Sadly as quickly as I’ve gotten out of the commons ‘business’ I’m right back in it. I picked up two boxes of cards recently and now have a nearly 2 inch stack of loose commons. For more releases this is a never ending cycle. The boxes did yield 2 base sets. . . If I were so inclined I could sell them at a show for about $4 each. Considering they are each stored in a $.75 slide box that’s a net on the cards of $3.25. . . ouch. I haven’t even taken my time into consideration, or what it would cost to set up at and travel to a show, and that is assuming they would actually sell. . . based on what I’m seeing on eBay I probably would have a hard time selling these sets. I could try to sell them online, but the postage costs make it really difficult to sell sets.
It seems to me that base sets have been slow to catch up to the rest of the world. . . It doesn’t make sense that while all the costs of producing, protecting and procuring sets have increased the value of the set has become pathetic. Solutions are here but a small, yet vocal group of collectors seem to balk at the idea of not getting all these cards in their boxes. Many of which — like the cards in my picture are likely to wind up in a landfill.
Personally — I’m all for premium packs. . . and in looking at the premium packs the base and chase cards — in my opinion are still cheap — usually a buck or two. Sure you’re not going to be able to buy a 90 card set for under $.04 a card, but at least every card is worth something, even if it’s only a buck or $.50. I know — people want their $4 sets. . . but I think about my 100,000 cards. . . and how I don’t even buy that much — there are certainly LOTS of people out there with far more cards they consider worthless than I had. . . I shutter to think about how many of those cards are already in landfills, or will be in the coming years.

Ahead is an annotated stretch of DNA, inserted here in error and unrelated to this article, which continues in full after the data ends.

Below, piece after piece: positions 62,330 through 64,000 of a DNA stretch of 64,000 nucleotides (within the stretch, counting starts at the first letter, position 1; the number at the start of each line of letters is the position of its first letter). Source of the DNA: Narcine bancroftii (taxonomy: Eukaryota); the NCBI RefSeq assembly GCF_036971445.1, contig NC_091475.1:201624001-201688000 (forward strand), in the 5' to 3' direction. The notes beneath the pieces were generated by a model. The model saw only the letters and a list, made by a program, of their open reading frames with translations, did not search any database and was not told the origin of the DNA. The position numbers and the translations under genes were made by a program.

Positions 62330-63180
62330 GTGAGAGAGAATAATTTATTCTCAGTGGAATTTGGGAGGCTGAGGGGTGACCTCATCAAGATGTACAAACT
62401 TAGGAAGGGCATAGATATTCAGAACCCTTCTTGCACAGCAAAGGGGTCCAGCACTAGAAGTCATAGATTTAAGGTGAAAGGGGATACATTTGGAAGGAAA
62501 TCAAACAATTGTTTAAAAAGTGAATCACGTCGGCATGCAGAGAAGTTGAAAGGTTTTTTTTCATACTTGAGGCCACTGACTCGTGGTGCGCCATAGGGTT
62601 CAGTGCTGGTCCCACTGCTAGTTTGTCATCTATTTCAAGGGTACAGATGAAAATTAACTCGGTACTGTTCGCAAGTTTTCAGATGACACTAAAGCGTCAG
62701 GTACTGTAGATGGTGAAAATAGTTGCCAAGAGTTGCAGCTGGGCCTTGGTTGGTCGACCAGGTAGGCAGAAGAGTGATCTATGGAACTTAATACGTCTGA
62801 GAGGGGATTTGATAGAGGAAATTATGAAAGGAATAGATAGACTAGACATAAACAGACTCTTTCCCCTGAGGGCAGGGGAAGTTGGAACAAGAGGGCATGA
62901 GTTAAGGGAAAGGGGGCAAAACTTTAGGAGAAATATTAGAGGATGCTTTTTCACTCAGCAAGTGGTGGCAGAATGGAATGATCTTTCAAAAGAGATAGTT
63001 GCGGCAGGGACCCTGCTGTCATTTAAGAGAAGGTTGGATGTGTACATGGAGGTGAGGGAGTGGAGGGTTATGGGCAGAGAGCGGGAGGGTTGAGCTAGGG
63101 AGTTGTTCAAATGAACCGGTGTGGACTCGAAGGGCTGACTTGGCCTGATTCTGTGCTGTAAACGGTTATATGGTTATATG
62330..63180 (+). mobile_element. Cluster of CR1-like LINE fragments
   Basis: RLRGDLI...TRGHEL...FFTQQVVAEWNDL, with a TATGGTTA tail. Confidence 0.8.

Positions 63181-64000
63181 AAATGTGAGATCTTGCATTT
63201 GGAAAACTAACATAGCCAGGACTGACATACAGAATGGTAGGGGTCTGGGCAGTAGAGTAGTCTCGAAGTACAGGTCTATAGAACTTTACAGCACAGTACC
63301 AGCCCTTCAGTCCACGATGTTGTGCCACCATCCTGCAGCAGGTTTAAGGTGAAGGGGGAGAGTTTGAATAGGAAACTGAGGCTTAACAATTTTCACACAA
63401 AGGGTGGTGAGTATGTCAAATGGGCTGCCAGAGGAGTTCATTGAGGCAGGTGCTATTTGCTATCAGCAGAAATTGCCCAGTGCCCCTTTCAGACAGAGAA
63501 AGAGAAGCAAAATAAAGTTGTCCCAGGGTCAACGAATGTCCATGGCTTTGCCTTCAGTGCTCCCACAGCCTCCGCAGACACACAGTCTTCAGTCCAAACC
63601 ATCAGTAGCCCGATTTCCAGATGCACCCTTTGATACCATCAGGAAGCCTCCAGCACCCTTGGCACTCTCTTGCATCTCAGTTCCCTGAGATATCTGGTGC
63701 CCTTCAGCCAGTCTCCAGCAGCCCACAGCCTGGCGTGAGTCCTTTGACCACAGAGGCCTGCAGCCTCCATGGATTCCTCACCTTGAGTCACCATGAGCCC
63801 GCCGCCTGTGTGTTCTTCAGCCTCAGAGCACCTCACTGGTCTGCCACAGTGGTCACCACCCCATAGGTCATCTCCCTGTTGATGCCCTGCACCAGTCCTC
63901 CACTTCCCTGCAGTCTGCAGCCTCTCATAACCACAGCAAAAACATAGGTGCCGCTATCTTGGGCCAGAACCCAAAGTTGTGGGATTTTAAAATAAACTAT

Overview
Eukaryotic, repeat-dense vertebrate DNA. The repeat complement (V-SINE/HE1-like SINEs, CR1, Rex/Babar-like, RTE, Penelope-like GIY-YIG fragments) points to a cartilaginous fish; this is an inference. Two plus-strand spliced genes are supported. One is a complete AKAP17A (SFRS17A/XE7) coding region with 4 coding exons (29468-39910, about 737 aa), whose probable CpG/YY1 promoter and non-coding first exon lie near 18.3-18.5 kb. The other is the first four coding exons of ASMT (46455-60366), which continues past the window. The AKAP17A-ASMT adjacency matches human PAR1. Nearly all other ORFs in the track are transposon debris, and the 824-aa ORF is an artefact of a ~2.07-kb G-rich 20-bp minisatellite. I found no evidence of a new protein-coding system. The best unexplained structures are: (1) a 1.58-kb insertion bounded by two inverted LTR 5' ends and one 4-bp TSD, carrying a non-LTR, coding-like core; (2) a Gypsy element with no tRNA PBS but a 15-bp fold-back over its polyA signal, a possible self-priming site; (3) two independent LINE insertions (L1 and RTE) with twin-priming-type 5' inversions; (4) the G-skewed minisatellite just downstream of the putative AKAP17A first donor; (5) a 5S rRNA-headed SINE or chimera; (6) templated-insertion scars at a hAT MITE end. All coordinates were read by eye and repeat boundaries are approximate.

Another option that I don’t like quite a much as premium packs, but I like a whole lot better than wax boxes are set boxes. The set boxes take up far less space than even a regular base set of cards because they don’t require the space or cost of a bulky plastic storage box. They sell for about the same as a standard wax box sourced set, but come in a great storage box, and are already presorted.
Hopefully set boxes, and premium packs are the wave of the future. . . The only hurdle I see is the the point of sale terminal. . . I don’t see mass merchants or even comic shops stocking product that can’t be bought a pack at a time. . . Perhaps wax packs should be used only for retail releases.
While I wait for the hobby to catch up to the ways the world has evolved I’m just happy to have all those cards out of the house, it is fantastic having all that space back.
As an added bonus when moving all the commons I found a really cool wrestling card:
Ahh, Miss Elizabeth — one of my first crushes. . .Not sure what the origin of this card is, but it definitely looks like a food premium of some sort. I have some semi-romantic notion in my head that this was in popsicle box or something and I pulled the card, but it’s more likely it was in some stack of cards someone else was throwing away. . .
I hope all those cards I spent so much time sorting find a good home completing sets or winding up in a collection like Miss Elizabeth did, but realistically even if 20,000 of those cards wind up in collections or in sets 80,000 cards are still just orphaned waste. . . it’s kinda sad when you think about it.